London - So today, I was taking part in a debate on Chavez's legacy for Cross Talk, a program of Russia Today. I thought it would be good, since we were discussing Chavez's legacy, to bring up Maria Afiuni, after all she is as part of the legacy as much as Barrio Adentro, right? How silly of me... Russia Today, you see, is Putin's "news" channel. It follows that its editorial line must comply with the Kremlin's diktats. Any deviation from it, any attempt to exercise freedom of expression fully is met with dismissal, as I found out today.
As I was, basically, ridiculing the arguments of a couple of propaganda hacks (Alex Main, former Venezuela Information Office agent now with Weisbrot's CEPR, and George Ciccariello-Maher, a Drexler "assistant professor" who's been cheering for Chavez for donkey's years), I decided to put a sign in front of me (pictured), during the first break. At that point, presenter Peter Lavelle said that I had to remove the sign, as the debate was about Chavez's legacy. Unfortunately, I was not allowed to argue my case about Maria Afiuni, who IS part of that legacy.
In the last two days I have been asked to comment on Chavez's death for the BBC World Service, BBC News, BBC's World Have Your Say and BBC's Radio 5. In the last two programs, two other "professors" made untenable claims, along the lines of that there was true independence of institutions in Venezuela (Julia Buxton dixit), or that Chavez had won 14 free, fair and transparent elections in Venezuela (believes Mike Gonzalez). Today, it was the turn of "assistant professor" Ciccariello-Maher, who said that thanks to Chavez, Venezuela's disenfranchised had access to health and education for the first time. Neither could provide coherent explanations to my factual counterarguments of course.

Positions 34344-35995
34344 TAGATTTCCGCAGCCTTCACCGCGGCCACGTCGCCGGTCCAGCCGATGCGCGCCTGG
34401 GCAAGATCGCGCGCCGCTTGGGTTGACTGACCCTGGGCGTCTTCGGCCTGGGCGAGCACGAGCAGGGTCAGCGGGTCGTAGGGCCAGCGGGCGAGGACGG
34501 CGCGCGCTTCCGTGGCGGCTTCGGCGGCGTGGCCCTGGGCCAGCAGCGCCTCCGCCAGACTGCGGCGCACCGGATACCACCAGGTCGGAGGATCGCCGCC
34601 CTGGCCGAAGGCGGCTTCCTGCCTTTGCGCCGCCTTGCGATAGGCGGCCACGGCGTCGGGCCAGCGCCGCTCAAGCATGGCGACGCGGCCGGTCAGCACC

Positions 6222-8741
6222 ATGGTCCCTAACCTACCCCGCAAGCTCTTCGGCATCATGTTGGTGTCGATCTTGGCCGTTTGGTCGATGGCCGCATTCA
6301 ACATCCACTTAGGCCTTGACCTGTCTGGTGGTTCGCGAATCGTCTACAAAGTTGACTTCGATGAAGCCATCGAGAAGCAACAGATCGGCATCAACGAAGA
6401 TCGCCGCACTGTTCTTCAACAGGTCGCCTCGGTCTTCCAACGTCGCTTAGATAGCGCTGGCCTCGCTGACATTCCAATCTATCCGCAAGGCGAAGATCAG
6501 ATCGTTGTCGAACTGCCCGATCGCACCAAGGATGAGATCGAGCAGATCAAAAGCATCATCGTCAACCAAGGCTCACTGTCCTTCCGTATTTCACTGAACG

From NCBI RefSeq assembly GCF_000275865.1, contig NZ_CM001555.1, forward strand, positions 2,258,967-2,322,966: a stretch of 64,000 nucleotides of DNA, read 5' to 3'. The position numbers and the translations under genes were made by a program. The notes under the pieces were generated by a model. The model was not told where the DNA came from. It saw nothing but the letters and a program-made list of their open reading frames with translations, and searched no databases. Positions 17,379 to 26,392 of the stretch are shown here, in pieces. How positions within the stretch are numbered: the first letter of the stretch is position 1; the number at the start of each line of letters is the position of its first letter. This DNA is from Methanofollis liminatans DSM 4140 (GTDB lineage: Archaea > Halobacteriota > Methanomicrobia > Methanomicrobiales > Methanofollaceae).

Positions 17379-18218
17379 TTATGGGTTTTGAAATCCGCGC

So what is it with these "professors"? Why are they incapable of accepting a simple fact of life, that of human fallibility? In their opinion everything Chavez did was good. No mention of coup d'etats, deaths, political persecution, human rights violations, associations with rogue regimes and narco terrorist organizations will ever be heard from this lot. I find myself more and more at ease accepting, in all honesty, the positives that Chavez had. Furthermore, any mature person, any individual who's not blinded by ideology, knows that every human being has positive aspects as well as negative ones. In appraising Hugo Chavez's legacy, it's perfectly fine to commend his poverty alleviation populist programs, his popularity and charisma, his towering persona in our country's political arena and so on. If I can accept that, without qualms or hesitation, why is it that these "professors" can't bring themselves to even acknowledge, for instance, Chavez's militarism and authoritarian disposition, or his indefensible relations with Fidel Castro and Bahsar al-Assad, or his support for FARC, or his jailing a judge for actually doing her work? What kind of example are these academics trying to give, and, more importantly, how can they expect respect with such adolescent and intellectually dishonest behaviour? Thinking about it I came up with the hashtag #ideologytrumpsobjectivity.
Coming back to Cross Talk, I don't know whether they will dare to broadcast my participation in the program, until I was kicked out that is. I hope they do. But I realise they're in an impossible to win situation. If they do air the program, their kicking me out after I put the sign up asking for Maria Afiuni's and Pussy Riot's freedom, is likely to go viral, thus a PR disaster. If they decide to edit out my participation completely, and pretend that it never happened, that is also a PR disaster, for then it will be impossible to claim that they are an objective news provider where freedom of expression can be exercised fully.
It's one of those: A4 cardboard? 20 pence; marker? £1; ride to TV studio? paid for; getting kicked out of Putin's propaganda channel for putting up a sign asking for innocent political prisoners to be freed? priceless!